After his team gave up 93 points in a loss to Purdue on Nov. 20 and then suffered a 17-point loss to Tennessee the next night, Davis was quick to call out his team’s poor defensive effort. “There has to be a competitive fire and nature to guard your guy and keep him out of the lane,” he said of being outscored 96-40 in the paint over those two games.



Dawson Garcia and Armando Bacot each notch a double-double in UNC’s 74-61 win.

Since then, a switch has flipped. North Carolina outscored its next two Power 5 opponents, Michigan and Georgia Tech, 72-52 in the post. The 72-51 throttling of Michigan saw the Wolverines score their fewest points in a regular season game during the Juwan Howard era. Georgia Tech meanwhile never got comfortable offensively in the 79-62 loss four days later. More recently, on Tuesday, the Tar Heels took Furman‘s best shot for a half before flexing their defensive muscles in a 74-61 win over a quality Paladins team.

Any worries about scheme or questions about UNC identity have subsided — for now.

“Something that I like about our team is that we can change, we can adjust, we can pivot, in order for us to be better out there on the floor,” Davis said. “But I’m also hopeful that there’s a game where we don’t have to and we play great the entire game.”

AT THE AGE of 16, Davis’ mother, Bobbie, died of oral cancer. Davis said that he was bitter and lost in the years that followed.

“She was my best friend,” he said. “Going through that horrific experience hardened me.”

The grief nearly broke him, but he channeled his pain into sports and earned a chance to play at North Carolina and emulate his uncle, six-time NBA All-Star Walter Davis, who had also been a star for the Tar Heels in the 1970s. Dean Smith wasn’t sold on Hubert’s athleticism though, and told him he might redshirt or struggle to crack the rotation.

“I was always told ‘No’ throughout my entire life, and when I’m told ‘No,’ or ‘You can’t,’ that adds another couple of logs to the fire,” Davis said. “It just does. If you don’t have a toughness, an inner fire inside of you to be the best that you can be every day, you can’t play for me. You just can’t. Because everything in my life, I’ve had to fight for.”

“I think he’s honestly the nicest person I’ve ever met in my life and yet, very competitive,” Williams said of Davis.

Davis ended up playing 137 games with the Tar Heels, averaging 21.7 PPG as a senior during the 1991-92 season. His success led to his selection as a first-round pick in the 1992 NBA draft, which featured future Hall of Fame players Shaquille O’Neal and Alonzo Mourning.

He began his pro career with the Knicks and played 12 seasons in the NBA. His 44.1% clip from the 3-point line is the No. 2 mark all time in NBA history, behind legendary sharpshooter Steve Kerr. He had a longer career than all but nine of the 19 players who were selected before him in the draft.

He retired following the 2003-04 season and became an ESPN analyst before accepting an offer from Williams in 2012 to join North Carolina’s coaching staff. For the next nine years, Davis helped Williams mold some of the top North Carolina players of the past decade and contributed to the team’s national title run in 2017.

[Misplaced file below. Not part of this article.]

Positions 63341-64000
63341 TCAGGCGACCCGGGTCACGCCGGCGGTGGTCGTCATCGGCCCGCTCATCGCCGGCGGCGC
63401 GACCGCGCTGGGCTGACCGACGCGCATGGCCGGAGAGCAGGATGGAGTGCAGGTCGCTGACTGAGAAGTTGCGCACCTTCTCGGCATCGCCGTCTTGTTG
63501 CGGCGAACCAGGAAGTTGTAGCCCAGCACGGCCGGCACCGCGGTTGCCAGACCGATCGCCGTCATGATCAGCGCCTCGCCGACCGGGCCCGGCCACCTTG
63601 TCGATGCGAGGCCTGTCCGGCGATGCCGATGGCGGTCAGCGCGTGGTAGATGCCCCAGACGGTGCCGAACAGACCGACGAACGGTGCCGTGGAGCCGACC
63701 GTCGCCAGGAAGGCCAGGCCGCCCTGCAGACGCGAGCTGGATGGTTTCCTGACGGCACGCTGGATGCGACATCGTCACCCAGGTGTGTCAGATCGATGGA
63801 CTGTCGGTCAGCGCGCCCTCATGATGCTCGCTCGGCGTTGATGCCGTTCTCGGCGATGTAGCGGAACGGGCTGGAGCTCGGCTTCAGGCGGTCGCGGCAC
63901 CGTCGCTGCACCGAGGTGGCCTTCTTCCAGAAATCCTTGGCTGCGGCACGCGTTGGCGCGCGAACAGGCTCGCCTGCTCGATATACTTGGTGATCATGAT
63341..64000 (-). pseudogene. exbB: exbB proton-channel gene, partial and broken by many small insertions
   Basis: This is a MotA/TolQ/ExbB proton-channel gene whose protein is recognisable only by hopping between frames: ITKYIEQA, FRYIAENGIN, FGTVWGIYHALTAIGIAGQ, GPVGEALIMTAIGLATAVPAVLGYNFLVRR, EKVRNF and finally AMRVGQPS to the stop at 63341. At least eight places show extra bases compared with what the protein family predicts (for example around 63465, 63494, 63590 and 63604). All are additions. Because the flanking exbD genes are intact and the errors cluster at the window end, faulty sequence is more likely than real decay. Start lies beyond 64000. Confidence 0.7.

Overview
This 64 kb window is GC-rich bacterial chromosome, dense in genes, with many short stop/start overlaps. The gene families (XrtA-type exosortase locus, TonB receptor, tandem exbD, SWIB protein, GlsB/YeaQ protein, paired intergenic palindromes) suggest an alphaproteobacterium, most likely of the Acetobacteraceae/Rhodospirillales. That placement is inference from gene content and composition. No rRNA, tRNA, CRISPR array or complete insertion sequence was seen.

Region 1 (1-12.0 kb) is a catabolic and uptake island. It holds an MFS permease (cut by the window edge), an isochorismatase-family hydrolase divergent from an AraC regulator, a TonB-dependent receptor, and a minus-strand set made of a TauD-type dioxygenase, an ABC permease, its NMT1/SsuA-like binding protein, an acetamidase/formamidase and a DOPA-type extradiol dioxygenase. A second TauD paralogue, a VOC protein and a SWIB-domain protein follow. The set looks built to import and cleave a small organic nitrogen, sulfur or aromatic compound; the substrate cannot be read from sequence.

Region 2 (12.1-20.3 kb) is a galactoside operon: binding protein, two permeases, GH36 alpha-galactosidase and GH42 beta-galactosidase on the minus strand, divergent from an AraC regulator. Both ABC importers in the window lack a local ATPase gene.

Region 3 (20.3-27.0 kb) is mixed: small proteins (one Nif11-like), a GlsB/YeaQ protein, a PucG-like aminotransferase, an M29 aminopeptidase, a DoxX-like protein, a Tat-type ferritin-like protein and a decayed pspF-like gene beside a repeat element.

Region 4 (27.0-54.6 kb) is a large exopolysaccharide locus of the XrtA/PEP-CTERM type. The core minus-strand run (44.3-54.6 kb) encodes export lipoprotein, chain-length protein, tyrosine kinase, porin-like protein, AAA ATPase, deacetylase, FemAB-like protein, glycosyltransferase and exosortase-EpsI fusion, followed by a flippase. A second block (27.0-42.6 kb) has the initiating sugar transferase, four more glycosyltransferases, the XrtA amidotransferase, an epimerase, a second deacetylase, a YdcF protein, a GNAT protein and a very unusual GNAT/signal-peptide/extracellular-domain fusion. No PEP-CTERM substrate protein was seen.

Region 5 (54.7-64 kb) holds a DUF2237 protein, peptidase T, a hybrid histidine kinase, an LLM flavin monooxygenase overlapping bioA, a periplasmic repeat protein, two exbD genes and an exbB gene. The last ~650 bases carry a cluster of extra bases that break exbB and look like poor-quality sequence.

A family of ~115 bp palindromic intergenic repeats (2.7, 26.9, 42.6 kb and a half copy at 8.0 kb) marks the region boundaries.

Days after UNC’s 91-73 win over Duke on March 6, 2021, Williams invited Davis and his wife over for dinner.

“That’s when he told me that he was going to retire and he wanted me to be the next head coach,” Davis said. “[At the time] my response was to tell him how much he was best for this team and this program and this university and how settled and how joyful I was to be one of his assistants. That’s all I said. We still had to go to the ACC tournament and the NCAA tournament, and [Williams] and I never talked about it. I personally stayed away from him and didn’t talk to him about it.”

Williams revisited their conversation after the season and made a formal request for Davis to succeed him at North Carolina.

At that point, Davis’ response was simple: “I would love to.”

IN A PRESEASON practice in October, Davis challenged his team.

If he made a 3-pointer, he told his players, they would lose some shoes. If he missed, they’d get some extra shoes.

“[Davis] missed the shot,” said guard Caleb Love. “The whole team went crazy.”

But Davis was quick to remind his players that he can still score.

“He’s still got that jump shot,” forward Armando Bacot said. “He’s talking trash as he’s making his shots, trying to let us know that he’s still got it.”

The lighthearted vibe Davis has created in a team that added two freshmen and three key transfers, including Manek (Oklahoma) and Garcia (Marquette), has helped the Tar Heels build chemistry on and off the court. Plus, Davis has stitched UNC’s DNA into every facet of the program.

Every assistant coach attended North Carolina. Players on the current roster say the hiring of Davis and the familiarity with the staff helped UNC avoid a mass exodus.

“Once Coach Davis got the job, it was a no-brainer,” Love said, of his decision to remain at UNC. “I knew I was staying. … A lot of us were thinking about going other places. Coach Davis being the head coach, it kept us together.”

Under Davis, every player on the roster must visit coaches’ offices three times per week and speak to every coach. But they’re not allowed to talk about basketball. It’s an effort to get to know his players, Davis said. He does not, however, know about their social media habits or the chatter they see every day about their performances. Davis is not on Twitter and vows to never join.

To Davis, Twitter is a distraction in a season where he and his players can’t afford them. He knows this season will be crucial to the momentum he builds, or fails to build, in the years ahead for the program.

The pressure’s on, will stay on even with a win on Saturday against the Bruins or the Wildcats and will persist in Davis’ effort to join Frank McGuire, Smith and Williams as Tar Heels coaches who have won national titles. Still, Davis said he will not lose his cool.

“I don’t feel pressure at all,” Davis said. “I just don’t compare myself to people. Coach Smith was Coach Smith and Coach Williams was Coach Williams and I’m myself. The only thing I need to be concerned about is doing the best job that I can do. I don’t ever put myself in a position to ever compare myself. I just try to be the best that I can be.”